Jan 31, 2022
Taking action to disprove the myths
When two prominent female figures in the digital industry come together to talk about innovation and the changes that are shaping our times, you just know it is going to be an interesting conversation: Tijen Onaran is the founder and CEO of Global Digital Women, which is considered one of the leading diversity companies in Germany. Dr. Salima Douven is driving new ideas and innovations as Head of Open Innovation & Incubation at Henkel dx, the digital division of Henkel. Here, they talk openly and honestly about diversity and a “doer mentality” that is fast becoming a crucial business asset.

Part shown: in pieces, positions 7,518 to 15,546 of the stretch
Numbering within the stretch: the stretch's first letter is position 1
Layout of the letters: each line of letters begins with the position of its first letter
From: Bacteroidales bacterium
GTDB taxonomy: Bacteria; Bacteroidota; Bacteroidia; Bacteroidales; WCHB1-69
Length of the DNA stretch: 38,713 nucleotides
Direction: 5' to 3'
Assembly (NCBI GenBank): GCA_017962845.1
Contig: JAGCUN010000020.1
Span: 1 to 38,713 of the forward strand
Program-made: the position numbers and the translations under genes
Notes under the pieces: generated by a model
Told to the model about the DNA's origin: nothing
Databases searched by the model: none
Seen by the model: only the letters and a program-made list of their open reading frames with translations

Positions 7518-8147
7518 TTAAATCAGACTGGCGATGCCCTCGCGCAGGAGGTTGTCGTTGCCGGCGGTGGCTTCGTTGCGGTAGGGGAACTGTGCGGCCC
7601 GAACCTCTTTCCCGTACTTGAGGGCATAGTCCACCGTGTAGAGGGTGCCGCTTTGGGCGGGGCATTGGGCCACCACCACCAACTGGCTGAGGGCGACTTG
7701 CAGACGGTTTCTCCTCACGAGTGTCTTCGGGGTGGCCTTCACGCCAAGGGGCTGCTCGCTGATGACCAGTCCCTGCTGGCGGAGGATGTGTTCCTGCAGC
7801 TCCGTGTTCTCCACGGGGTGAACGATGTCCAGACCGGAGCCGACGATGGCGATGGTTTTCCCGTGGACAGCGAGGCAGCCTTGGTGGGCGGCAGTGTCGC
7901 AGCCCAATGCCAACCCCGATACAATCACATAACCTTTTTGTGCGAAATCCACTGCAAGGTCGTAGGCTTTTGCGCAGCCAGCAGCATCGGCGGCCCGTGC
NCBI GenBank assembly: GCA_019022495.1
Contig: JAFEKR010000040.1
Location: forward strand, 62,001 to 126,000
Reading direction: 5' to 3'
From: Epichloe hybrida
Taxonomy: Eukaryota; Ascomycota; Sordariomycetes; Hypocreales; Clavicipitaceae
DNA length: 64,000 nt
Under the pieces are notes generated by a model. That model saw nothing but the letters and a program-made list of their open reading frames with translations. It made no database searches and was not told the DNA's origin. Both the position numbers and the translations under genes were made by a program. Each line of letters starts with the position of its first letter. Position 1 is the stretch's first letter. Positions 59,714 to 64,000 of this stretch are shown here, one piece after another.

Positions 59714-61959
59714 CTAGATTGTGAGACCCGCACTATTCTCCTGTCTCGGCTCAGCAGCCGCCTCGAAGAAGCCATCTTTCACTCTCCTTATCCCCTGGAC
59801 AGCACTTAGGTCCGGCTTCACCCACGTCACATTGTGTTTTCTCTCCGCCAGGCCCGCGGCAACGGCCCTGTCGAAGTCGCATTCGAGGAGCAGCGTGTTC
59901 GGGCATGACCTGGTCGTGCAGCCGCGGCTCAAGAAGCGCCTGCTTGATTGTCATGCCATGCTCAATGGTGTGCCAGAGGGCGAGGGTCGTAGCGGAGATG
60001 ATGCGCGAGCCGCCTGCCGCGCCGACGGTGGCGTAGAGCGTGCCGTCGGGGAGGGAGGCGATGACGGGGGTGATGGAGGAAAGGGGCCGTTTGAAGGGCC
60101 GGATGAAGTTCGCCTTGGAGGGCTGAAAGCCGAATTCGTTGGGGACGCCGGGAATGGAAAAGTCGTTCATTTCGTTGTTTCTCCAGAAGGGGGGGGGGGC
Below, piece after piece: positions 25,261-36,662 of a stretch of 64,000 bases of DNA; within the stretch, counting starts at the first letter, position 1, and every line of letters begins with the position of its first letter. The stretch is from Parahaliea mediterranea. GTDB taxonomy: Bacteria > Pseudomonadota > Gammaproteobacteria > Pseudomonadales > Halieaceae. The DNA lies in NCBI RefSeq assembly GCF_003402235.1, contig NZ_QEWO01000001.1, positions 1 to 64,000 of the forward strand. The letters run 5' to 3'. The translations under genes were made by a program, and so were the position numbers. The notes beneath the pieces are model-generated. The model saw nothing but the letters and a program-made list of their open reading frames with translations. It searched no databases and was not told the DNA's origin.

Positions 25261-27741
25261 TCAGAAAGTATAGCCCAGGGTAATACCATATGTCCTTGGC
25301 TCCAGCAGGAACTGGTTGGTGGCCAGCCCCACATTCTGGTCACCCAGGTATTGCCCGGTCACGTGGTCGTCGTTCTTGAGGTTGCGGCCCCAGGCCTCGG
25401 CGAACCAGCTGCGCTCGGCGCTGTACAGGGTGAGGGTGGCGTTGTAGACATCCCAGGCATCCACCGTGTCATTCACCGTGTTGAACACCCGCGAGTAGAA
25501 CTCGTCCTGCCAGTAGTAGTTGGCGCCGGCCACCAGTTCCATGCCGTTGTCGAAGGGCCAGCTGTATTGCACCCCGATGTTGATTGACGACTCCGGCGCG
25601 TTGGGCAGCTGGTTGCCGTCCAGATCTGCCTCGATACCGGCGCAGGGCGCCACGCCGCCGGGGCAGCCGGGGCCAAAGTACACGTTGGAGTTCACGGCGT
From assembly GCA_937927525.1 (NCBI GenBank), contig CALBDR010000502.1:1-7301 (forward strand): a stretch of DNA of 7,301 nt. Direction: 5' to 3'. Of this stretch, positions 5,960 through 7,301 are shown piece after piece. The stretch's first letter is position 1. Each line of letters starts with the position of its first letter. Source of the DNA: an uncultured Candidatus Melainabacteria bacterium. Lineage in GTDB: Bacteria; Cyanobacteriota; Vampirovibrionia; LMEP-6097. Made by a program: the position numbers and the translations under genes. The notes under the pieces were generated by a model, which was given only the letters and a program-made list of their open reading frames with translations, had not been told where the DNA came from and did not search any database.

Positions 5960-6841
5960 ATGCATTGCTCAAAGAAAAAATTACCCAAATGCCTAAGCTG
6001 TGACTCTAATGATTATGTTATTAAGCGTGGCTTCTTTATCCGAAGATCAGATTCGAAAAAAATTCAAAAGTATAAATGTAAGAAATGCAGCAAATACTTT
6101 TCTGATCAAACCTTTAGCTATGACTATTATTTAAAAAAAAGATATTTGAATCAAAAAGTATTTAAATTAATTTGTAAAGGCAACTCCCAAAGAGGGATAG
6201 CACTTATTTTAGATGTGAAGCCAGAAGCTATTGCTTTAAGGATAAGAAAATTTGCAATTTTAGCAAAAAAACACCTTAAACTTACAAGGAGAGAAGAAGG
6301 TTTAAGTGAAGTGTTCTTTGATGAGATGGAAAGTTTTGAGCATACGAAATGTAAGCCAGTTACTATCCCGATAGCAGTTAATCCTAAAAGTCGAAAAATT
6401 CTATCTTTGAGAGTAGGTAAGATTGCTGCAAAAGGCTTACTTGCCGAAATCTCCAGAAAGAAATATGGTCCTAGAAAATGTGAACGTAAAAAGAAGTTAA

Tijen: Salima, I am so happy we have this opportunity to talk. As befits a conversation about innovation, let’s get started with a pitch: You are Head of Open Innovation & Incubation at Henkel dx, the digital business division of Henkel. How do you explain your job to people?
Salima: As with any good pitch, I will keep my answer short: My team and I are working to lead Henkel into the digital era and to bring innovation to the streets as effectively as possible.
Tijen: A perfect elevator pitch! What is rather unusual in the field of innovation is that you’ve been with Henkel for such a long time. What keeps you at the company?